Dead Man Walking doesn't fit well into a classic plot analysis—it doesn't have one plot so much as two plot swings, one involving Pat and one involving Robert. But Shmoop will not be deterred. If you have to bash the book into five bits, here's how it would go.
Exposition (Initial Situation)
Prejean tells us about her background, her commitment to social justice, and her somewhat casual decision to be a pen pal for a Death Row inmate. This is basically Chapter One—a short set up.
Rising Action (Conflict, Complication)
Prejean becomes more involved with Pat's case and tries to get his death sentence converted. No luck: despite her great efforts, he is executed, anyway.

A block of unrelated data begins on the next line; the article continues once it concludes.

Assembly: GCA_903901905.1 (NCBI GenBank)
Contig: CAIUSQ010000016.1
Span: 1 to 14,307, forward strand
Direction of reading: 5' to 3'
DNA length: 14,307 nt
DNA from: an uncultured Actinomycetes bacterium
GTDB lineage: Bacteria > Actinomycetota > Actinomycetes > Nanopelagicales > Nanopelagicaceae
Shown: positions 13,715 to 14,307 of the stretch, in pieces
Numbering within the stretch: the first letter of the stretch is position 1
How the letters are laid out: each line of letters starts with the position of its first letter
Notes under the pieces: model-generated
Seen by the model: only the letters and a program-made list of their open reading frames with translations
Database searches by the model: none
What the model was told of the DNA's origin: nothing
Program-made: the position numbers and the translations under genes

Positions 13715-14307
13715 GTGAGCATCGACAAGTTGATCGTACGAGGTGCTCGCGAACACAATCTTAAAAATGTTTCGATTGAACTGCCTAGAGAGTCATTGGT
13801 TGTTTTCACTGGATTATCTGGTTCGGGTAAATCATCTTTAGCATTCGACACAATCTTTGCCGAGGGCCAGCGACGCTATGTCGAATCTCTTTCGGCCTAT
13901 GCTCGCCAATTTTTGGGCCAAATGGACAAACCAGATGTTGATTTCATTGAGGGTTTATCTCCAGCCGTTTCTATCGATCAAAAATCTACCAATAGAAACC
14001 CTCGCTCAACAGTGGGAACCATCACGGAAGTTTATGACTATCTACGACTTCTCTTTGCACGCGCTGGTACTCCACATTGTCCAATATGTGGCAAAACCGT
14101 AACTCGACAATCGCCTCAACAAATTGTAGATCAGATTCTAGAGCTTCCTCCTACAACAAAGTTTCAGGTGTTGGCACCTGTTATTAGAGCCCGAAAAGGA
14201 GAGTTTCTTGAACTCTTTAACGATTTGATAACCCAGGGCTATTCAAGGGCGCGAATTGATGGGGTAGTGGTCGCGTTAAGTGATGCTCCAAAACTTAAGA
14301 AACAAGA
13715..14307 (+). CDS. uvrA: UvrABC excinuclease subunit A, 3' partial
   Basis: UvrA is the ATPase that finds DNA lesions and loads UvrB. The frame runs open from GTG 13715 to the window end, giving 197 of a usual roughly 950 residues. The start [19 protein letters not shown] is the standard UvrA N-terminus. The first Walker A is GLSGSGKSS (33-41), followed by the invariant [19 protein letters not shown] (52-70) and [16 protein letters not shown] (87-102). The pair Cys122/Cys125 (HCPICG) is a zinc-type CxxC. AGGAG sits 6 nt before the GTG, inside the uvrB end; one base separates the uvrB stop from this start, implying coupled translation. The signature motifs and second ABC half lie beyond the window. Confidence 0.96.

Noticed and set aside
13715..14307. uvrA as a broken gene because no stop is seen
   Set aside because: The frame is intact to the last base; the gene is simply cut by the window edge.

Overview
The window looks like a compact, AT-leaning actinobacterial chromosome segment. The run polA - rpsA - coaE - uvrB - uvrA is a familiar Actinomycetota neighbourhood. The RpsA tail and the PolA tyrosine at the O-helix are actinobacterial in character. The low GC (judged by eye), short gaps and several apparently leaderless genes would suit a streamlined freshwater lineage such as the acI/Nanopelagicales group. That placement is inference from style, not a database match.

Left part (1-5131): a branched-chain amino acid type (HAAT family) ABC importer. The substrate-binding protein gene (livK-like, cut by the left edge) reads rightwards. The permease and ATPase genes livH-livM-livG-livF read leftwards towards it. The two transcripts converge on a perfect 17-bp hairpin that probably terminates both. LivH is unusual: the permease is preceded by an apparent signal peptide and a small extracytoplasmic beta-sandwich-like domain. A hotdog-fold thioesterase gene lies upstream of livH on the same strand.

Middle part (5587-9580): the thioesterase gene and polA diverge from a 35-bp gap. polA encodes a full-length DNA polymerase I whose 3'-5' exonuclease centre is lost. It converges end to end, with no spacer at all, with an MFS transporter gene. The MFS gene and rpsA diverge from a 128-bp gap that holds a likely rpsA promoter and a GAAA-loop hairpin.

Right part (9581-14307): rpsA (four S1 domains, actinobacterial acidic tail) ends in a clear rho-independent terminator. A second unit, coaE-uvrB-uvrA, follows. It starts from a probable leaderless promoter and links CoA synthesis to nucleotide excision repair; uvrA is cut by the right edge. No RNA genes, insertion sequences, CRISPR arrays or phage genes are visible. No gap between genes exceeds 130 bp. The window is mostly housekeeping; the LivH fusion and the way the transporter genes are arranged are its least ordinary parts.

Climax (Crisis, Turning Point)
Prejean decides she will never, ever, ever be a spiritual advisor to a Death Row inmate again. Naturally, she changes her mind, and that's the turning point that sets up the rest of the action.
Prejean becomes Robert Lee Willie's advisor and sticks with him until his execution. She also works with Vernon and Elizabeth Harvey, the parents of Robert's victim, Faith.
Yeah, it's a little odd to think of this as falling action, since Robert's execution is probably the emotional center of the book. But the build-up to Robert's execution in many ways recapitulates the build up to Pat's. The action is falling not so much in the sense that tension is diminishing as it is diminishing in the sense that you've seen this same tension before.
Prejean explains her ongoing work against the death penalty and with victims of criminal violence. It's not a very neat ending, but hey, this is a nonfiction book, and let's face it: reality doesn't have a lot of neat endings.